Do you think the path chosen for stimulus is a good path, if so why?
3)You are curious as to why the growth happened. And, there is some good news. But, the good news happened despite not because of their policies. The good news is that final demand — demand excluding changes in inventories — grew faster than G.D.P. There is bad news too. I won't go into it unless you want to hear it.
Voting conservative isn't a problem. But, voting for the Republicans is. They are not conservative. Their current batch of conservative policy appears to be independant of the economy and the restrictions of the federal budget. And, voting for reckless fake conservatives is worse than voting for a liberal who listens to economists. The economists will keep the liberal from making stupid mistakes.
Look at what Bush did in Texas. Compare to what Dean did in New Hampshire. Which state had a better budget?
1) the number of jobs is not always the best indication of a healthy economy.
2) I now own a house. I bought a car three days ago for 0% financing. Both those purchases indicate that those of us with jobs are spending, which is a Good Thing (TM). There is a problem with customer confidence, though, and that causes us to think about saving more, too.
3) Never lived in Texas. Never lived in NH. I've been in each state, um, once. How the hell should I know which has the better economy?
|Date:||November 19th, 2003 12:38 am (UTC)|| |
fiscal policy like tax cuts is only short term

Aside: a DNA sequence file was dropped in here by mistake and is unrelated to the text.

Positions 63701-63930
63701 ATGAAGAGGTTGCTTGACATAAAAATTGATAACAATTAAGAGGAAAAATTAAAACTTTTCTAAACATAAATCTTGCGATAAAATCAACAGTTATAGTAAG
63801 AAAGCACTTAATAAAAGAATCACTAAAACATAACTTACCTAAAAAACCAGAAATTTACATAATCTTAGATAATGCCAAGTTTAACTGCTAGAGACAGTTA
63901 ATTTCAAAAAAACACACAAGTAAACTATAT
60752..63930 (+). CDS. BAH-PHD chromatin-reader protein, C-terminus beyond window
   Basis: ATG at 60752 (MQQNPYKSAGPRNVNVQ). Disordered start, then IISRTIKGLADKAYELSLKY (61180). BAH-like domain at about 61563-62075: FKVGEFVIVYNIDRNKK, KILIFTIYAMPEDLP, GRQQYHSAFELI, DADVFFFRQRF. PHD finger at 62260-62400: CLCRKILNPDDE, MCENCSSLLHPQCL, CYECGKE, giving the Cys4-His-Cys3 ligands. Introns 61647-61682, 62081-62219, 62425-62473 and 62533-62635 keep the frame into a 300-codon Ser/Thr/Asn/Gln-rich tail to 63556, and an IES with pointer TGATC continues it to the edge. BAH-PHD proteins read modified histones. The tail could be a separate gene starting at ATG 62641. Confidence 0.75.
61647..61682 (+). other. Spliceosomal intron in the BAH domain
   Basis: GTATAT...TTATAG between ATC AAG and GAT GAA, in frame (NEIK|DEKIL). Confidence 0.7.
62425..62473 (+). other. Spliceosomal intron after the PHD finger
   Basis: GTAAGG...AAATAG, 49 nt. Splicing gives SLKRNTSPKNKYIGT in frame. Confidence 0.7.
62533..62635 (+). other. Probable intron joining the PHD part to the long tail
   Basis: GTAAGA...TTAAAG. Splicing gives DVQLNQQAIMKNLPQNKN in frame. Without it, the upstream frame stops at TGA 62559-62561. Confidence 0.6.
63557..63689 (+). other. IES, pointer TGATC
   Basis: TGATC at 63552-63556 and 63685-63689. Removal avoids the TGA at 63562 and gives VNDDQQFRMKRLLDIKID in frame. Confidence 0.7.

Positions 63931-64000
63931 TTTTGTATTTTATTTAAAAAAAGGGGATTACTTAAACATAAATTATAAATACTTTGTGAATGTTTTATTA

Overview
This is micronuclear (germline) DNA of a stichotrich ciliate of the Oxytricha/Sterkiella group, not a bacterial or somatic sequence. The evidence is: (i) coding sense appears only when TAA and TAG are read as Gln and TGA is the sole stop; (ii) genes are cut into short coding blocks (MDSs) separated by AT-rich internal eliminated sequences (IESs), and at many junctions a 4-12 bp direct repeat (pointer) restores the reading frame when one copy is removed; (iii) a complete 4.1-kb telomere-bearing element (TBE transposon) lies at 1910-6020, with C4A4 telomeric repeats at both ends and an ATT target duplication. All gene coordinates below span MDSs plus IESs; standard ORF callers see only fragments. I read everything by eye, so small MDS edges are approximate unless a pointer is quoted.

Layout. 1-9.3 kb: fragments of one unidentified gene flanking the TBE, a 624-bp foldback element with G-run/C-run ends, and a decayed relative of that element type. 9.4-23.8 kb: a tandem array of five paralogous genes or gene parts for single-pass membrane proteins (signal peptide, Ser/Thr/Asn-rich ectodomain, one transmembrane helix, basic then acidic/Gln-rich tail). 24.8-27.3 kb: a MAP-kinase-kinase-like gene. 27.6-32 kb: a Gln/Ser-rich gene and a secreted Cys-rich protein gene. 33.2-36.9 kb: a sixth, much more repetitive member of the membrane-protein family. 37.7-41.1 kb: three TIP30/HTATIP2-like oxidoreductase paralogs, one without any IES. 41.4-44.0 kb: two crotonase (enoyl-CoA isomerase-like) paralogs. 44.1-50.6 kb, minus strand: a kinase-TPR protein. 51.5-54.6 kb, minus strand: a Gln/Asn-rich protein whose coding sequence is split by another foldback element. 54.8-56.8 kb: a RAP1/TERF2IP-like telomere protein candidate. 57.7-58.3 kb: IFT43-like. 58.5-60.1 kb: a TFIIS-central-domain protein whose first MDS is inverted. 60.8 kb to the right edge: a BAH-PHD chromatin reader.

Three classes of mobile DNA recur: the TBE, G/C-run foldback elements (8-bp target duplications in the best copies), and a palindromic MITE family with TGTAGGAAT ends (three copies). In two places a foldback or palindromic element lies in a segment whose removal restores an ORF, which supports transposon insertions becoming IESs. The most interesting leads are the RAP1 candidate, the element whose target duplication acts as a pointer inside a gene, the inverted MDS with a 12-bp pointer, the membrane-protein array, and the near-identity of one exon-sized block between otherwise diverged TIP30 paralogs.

I think I am getting where the misunderstanding is at.
Yes, the tax cut can cause people to buy cars, etc. But the effect is only short term. Tax cuts, creating fake jobs, etc. are temporary fiscal effects.
Fiscal and monetary policies do _not_ work. These policies temporarily change things and then things return back to an equilbrium.
From the president's very own economists regarding the tax cut
February 4, 2003:
"Stronger GDP growth would lead to an estimated 510,000
new jobs expected to be created as a result of the proposal over the course of 2003. Another 891,000 new jobs would be created in 2004."
"On average over end-2002 to end-2007, job creation as a
result of the package would be 140000 higher than otherwise."
They agree with me. They estimated that 1.4 million jobs would have been created from their tax plan and then about 1.2 million jobs would bleed away and by 2007 you end up with a modest gain of 140,000.
It turns out they predicted very very wrong. The temporary fiscal stimulus was _much_ weaker (which makes sense since the rich help only a little). And the bleeding hasn't even happened yet.
The fundamental problem is that the short term relief is going to causes serious long term economic growth problems. They did not address the 4 paths to growth. The manta was always tax cut, tax cut, tax cut.
Find an intro macro econ book and look at the chapter on economic growth. A policy that sacrifices long term growth for short term stimulus is the worst policy you can have.